On Death 3

Some might say that such a vision might produce a callous indifference to life and its problems. After all, if everything will pass and is fleeting, then on a cosmic level all is the same. But I do not find this to be the case. Rather than indifference, life’s very fleetingness, be that a moment in a life, the entirety of one life, or the moment when life itself exists, inspires awe at its preciousness and its potential.

It raises immediate social concerns. If life, both in its specificity and generality is unique and fleeting, why would one not want it to reach its fullest flourishing? Anything less would be a scandalous waste, and it is true that we, particularly those of us who live in the rich world, live in a society that is scandalous in its waste of resources, the most precious of which we all possess by virtue of being born – our own individual lives and those we live in common.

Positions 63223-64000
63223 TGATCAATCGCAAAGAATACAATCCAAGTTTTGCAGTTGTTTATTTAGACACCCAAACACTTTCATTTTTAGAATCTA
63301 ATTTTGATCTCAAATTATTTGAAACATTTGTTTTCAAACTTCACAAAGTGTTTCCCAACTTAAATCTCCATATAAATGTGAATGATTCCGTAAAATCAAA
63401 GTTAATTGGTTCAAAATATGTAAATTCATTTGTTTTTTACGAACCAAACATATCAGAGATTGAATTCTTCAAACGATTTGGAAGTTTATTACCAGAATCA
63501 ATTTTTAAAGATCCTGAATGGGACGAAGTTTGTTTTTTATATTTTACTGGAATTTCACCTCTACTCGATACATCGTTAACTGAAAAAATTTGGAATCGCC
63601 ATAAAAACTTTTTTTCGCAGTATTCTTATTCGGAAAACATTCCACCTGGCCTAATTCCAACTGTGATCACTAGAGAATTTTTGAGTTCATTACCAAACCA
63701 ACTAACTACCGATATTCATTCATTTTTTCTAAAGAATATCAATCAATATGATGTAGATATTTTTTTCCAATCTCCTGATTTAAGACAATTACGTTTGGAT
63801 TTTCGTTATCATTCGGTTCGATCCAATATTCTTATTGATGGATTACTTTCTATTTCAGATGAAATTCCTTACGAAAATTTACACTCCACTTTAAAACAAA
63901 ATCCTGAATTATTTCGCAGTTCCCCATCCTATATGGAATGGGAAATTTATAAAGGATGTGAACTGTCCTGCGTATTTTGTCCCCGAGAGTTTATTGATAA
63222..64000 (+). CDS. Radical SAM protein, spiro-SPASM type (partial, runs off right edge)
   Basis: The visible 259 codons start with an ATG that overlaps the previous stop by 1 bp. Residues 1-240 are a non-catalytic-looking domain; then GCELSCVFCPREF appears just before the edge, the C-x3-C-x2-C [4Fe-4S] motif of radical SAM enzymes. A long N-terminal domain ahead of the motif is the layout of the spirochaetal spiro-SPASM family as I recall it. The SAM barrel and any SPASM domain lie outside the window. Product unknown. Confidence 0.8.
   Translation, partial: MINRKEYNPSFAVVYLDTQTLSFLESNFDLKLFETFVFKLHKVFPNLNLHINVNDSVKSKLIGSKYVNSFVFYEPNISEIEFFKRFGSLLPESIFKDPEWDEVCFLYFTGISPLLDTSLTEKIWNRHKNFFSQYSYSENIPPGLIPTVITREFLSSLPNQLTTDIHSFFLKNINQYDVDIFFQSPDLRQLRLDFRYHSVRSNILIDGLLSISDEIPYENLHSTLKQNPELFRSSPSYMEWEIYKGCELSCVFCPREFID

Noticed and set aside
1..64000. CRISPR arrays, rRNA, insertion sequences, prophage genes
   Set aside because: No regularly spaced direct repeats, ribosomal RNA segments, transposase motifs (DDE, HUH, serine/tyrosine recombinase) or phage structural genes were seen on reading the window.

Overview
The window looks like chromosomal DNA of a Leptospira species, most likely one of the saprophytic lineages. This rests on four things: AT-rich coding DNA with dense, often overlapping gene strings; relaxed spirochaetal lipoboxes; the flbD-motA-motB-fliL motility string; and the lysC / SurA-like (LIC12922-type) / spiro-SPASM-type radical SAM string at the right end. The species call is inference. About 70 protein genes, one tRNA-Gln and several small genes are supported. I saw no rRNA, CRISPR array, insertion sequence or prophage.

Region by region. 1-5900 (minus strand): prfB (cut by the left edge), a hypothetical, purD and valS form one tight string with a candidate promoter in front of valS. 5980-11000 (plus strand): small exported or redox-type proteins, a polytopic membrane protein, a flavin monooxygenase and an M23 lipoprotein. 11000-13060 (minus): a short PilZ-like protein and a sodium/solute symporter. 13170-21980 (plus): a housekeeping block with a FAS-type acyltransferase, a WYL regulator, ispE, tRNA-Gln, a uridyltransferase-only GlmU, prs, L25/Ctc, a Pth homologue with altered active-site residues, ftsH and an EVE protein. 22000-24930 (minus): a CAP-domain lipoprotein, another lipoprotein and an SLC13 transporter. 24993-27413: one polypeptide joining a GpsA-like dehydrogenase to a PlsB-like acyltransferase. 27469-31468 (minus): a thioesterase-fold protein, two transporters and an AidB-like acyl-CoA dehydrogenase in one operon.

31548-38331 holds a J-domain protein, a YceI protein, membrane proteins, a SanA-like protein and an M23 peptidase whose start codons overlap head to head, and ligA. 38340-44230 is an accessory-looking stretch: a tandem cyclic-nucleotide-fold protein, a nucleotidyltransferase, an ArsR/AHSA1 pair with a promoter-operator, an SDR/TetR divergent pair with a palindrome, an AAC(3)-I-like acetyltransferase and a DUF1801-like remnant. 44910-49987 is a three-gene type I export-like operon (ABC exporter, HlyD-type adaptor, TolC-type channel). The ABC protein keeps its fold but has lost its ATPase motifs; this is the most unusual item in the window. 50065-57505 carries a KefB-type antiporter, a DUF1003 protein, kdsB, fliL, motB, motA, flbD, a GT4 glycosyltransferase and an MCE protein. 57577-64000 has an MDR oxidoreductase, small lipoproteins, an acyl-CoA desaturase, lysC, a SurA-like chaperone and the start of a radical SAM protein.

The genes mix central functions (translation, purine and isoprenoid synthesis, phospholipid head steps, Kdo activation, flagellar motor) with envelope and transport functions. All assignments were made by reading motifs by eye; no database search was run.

By this I mean, that the use of plants, animals, and the minerals of the planet is necessary for our survival and flourishing, but we confuse the means with the end. There is a joy in being able to offer sustenance, pleasure and comfort to others, but it takes a stronger mind than mine to see how, for example, a fast-food worker finds this in her job. Rather she, and the food she serves, is reduced to being a mechanism for the delivery of fuel in an economy far more profoundly indifferent to her flourishing and that of her customers than any cosmology. That is a tragedy, and, like all tragedies, it is one of our own making and a refusal to think seriously about the fact of death, the fast-food worker’s and our own, be we her customer, employer, or its stockholders.

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